The time for complacency about Brexit’s deleterious effects on U.S. national security is over. With Britain’s departure from the European Union all but inevitable, it’s time to review them.
Policy debate these past two years has largely focused on the UK’s post-EU economic challenges. Security discussions have revolved around its impact on the Good Friday Agreement and Ireland. Many Americans and most Britons believe Britain’s departure from the EU will bolster American security interests. They are mistaken. Brexit’s consequences for the U.S.-UK relationship will be profound and largely negative.
Both the Obama and Trump administrations have mishandled the U.S. response to Brexit. White House interventions have been ham-handed and ill timed. President Obama’s London comments against Brexit in April 2016 were counter-productive. His assertion that post-Brexit Britain would go “to the back of the queue” of America’s trading partners annoyed British voters. President Trump’s later enthusiasm for Brexit emboldened radical Leavers, enraging those who wanted to remain in the EU and further polarizing Britain.
America has three core national-security interests in Europe. Despite occasional frustrations, we benefit from economic and political partnership with the European Union against threats from nations that don’t share our values. We desire a strong North Atlantic Alliance to address external threats. Above all, we need a democratic and prosperous Europe that doesn’t nurture anti-democratic forces, which today range from disgruntled Islamists to homegrown European neo-fascists, anti-Semites and racists.
With Britain’s departure from the EU now virtually certain, these core interests will suffer. Its unique status as a key American intelligence and security partner that is simultaneously a European Union and a NATO member has long been critical to us. London neutralized unhelpful intra-EU efforts to build a European security and defense identity prioritizing European concerns over North Atlantic unity. Britain’s influence will now dissipate. America has other friends in the European Union and NATO; none will have London’s clout.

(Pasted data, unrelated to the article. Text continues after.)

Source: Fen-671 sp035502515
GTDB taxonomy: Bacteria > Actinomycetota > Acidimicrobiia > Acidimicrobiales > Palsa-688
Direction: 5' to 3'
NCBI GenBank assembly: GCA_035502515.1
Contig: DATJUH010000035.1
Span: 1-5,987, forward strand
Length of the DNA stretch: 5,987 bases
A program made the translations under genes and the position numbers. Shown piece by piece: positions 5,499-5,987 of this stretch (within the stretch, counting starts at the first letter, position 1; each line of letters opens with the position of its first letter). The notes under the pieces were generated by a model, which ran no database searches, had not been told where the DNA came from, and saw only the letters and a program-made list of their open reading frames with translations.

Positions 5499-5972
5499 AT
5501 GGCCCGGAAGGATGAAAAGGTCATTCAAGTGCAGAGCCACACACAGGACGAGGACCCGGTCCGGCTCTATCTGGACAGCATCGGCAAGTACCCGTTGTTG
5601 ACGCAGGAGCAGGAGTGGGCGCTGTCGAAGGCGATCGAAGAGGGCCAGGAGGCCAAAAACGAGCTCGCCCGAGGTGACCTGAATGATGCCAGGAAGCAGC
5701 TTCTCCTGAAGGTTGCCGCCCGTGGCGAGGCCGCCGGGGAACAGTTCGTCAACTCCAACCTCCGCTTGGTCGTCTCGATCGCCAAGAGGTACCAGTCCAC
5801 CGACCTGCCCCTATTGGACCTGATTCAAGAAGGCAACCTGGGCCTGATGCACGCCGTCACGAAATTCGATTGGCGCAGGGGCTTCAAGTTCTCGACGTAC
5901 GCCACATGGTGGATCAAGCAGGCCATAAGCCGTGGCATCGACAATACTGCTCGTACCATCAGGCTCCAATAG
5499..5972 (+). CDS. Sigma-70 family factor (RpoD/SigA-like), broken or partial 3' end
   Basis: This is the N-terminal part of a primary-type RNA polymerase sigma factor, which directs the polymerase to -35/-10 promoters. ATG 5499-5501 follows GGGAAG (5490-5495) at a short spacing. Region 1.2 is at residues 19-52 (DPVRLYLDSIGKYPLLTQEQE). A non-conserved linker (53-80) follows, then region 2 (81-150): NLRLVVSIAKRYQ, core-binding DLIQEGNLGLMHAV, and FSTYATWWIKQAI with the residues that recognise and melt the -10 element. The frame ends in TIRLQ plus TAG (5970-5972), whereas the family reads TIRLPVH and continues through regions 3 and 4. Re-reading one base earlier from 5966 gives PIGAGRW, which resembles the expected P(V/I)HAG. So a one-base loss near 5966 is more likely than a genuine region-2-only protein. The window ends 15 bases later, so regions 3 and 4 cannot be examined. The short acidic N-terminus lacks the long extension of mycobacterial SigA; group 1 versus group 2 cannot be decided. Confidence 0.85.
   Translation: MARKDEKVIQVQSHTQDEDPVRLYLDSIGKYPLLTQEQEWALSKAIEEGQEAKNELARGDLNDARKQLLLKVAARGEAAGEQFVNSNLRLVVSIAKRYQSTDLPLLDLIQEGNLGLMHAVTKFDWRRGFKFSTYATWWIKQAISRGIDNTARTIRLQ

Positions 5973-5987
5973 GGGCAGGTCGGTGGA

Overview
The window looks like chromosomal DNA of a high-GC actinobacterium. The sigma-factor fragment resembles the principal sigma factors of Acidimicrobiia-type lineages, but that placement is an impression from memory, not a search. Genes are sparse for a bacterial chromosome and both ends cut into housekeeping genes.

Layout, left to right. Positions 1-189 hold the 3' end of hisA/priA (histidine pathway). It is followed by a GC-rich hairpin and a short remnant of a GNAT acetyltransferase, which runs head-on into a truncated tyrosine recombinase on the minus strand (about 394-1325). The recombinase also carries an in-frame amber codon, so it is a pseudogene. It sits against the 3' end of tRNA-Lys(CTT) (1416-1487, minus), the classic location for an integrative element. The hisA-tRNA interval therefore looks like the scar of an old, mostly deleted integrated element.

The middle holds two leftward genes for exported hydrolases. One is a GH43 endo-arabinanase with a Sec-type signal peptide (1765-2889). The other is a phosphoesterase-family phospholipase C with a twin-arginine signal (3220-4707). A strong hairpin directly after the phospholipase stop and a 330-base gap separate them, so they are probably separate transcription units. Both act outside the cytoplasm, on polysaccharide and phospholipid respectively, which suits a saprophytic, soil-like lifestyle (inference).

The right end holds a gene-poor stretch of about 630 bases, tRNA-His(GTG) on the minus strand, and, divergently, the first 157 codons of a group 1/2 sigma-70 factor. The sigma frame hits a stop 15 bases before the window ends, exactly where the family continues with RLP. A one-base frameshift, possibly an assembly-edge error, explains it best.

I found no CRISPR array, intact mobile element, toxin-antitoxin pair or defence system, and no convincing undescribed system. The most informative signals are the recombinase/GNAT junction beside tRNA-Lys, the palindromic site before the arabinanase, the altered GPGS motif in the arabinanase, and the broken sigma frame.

Brexit will also end London’s direct influence (and Washington’s indirect sway) on EU deliberations about, for example, its geospatial and aerospace industries. Transatlantic tensions on a variety of issues will rise as the UK explores its new position between the EU and the United States. This will likely be a zero-sum game. The UK will lose oversight over EU’s security policy-making with the loss of its commissioner (the highest EU official charged with the dossier). While many of these effects will be subtle, some will be more immediate. Policy divergences between Brussels and Washington will be exacerbated. As demands grow for UN security council reform, post-Brexit Britain will no longer be able to count on EU support for the retention of its seat on the security council. The seat might eventually go to Germany; it’s more likely to leave western hands for Asia or Latin America.
Brexit’s impact on the Atlantic alliance may well be fatal. With Britain unable to police Franco-German ambitions for a European security force within a European security and defense identity, continental pretensions will grow. Difficult resource allocation decisions will have to be made and they will be made in the EU’s favor. Britain’s departure subtracts from Europe. Does it add to Britain? The problem is that Britain’s already anemic defense spending will likely further decline, particularly if the economic growth Brexiteers have promised fails to materialize.
Globally, Britain’s departure from Europe will embolden nationalists. Polling in the United Kingdom shows that those who voted Brexit most often cited immigration as a prime factor in their decision-making. This sentiment is not confined to the UK. If Britain’s transition out of the EU is painless, then Poles, Hungarians, and Czechs may well be emboldened. With both Scotland and northern Ireland having voted to remain in the European Union, independence votes will be on the agenda — particularly in Scotland. Guy Verhofstadt, the EU’s point man on Brexit, has said it is a “simple fact” that Scotland can join the EU without the UK.
Britain will not be broken by Brexit, merely diminished. Unburdened by the entanglements London so ably manipulated for so long, Great Britain will be less consequential. After a century of global dominance, an Anglo-American partnership bolstered first by Britain’s imperial reach and later by the UK’s European connections will possess a far smaller diplomatic toolbox.
As the outlines of the post-Brexit world grow clearer, Washington should be planning for a diminished Britain, a more obstreperous EU, a challenging United Nations Security Council, further NATO decline, and Scottish independence — at the very least. None of this will be good for the United States.